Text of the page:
“Out of the stump of David’s family will grow a shoot–yes, a new Branch bearing fruit from the old root” Is.11:1
Most people that have done anything in this world came from just a “little suckler”. Meaning, most likely, they were insignificant, looked over, and not expected to do much. If you take the story of David when he was anointed by Samuel, he too was looked over and Samuel had to be nudged by God to even take notice. Christ came at a time of humiliation and obscurity for Israel and the Jewish nation. This lowly shoot will bear much fruit. Let’s look inside the miracle of the sprout in this Advent Season. The invisible root around us echoes the message of hope in the dead things.

Spurgeon even compares our Christianity as a wee little shoot when he preaches this message; “Christianity in our own hearts—the Christ within us—is also a “tender plant.” In its springing up it is as the green blade of corn which any beast that goes by may tread upon or devour. Oftentimes, to our apprehension it has seemed that our spiritual life would soon die; it was no better than a lily with a stalk bruised, and all but snapped in two; the mower’s scythe of temptation has cut down the outgrowth of our spiritual life, but, blessed be God, He who comes down like rain upon the mown grass has restored our verdure, and maintained our vigor to this day! Tender as our religion is, it is beyond the power of Satan to destroy it; weak as we are, we have not utterly fallen, nor shall we, for the feeble shall be victorious, and the “Lame shall take the prey.” Though grace is often like the hyssop for its weakness, it is ever as the oak for endurance; man threatens to crush the church, or hopes to uproot true grace from the heart of the timid believers, but it shall not be done—the “tender plant” shall become a goodly cedar, and the weakness of God shall baffle the power of man!”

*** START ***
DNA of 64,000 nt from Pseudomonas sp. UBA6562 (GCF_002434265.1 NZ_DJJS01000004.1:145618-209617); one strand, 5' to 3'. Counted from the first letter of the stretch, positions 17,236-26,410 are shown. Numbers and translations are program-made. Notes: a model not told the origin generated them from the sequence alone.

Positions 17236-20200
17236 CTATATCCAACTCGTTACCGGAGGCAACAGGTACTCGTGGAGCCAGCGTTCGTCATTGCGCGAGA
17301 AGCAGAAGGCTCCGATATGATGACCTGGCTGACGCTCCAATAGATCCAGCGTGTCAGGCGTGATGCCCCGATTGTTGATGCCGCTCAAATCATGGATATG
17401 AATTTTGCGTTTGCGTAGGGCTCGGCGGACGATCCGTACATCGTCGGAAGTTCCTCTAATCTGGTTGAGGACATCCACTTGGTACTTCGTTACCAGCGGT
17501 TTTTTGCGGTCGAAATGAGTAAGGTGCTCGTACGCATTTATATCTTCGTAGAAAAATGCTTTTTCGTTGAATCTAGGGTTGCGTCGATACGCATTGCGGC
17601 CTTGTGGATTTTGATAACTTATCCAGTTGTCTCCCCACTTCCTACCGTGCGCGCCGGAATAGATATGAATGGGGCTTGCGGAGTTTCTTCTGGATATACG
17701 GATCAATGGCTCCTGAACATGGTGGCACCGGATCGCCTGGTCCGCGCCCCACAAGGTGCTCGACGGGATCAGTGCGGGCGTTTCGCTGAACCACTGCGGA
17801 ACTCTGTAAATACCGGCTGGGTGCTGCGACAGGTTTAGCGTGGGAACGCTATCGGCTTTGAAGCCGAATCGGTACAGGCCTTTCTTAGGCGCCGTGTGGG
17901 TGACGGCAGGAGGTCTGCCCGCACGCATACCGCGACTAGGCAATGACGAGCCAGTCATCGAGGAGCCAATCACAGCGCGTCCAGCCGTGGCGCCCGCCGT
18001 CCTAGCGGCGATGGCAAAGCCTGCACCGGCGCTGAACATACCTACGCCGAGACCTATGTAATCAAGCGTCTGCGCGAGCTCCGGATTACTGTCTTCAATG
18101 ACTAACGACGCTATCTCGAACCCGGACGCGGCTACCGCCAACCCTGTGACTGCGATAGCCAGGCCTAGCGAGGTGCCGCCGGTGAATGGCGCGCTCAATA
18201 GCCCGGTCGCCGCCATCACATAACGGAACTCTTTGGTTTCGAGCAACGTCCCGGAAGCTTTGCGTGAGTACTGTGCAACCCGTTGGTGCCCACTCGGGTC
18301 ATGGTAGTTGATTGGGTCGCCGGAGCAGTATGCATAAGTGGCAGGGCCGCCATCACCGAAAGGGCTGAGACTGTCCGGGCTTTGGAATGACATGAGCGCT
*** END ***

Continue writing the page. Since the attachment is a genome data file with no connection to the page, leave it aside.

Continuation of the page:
Never underestimate the power of the cross. The birth of Christ paints a beautiful picture of a tender sprout shooting up to take over the hearts of men. In the third grade at a Christmas gift exchange in school, a student gave me “The religious Christmas” book. Every year I would as a wee little stump read over the stories of Christmas with its beautiful paintings and Christmas songs. If you told me back then what I would be doing today there would be no comprehension of it in my mind. “There will grow a shoot from the root of Jesse”. God makes the ordinary-unordinary. He visits children and adults worldwide bringing hope for the hopeless. Does Christ see you sick this Advent season? He can touch the heated brow. Does lack dress your table this year? He can bring cheer.

Where there was once a stump, Christ can bring new life! It is what he does best!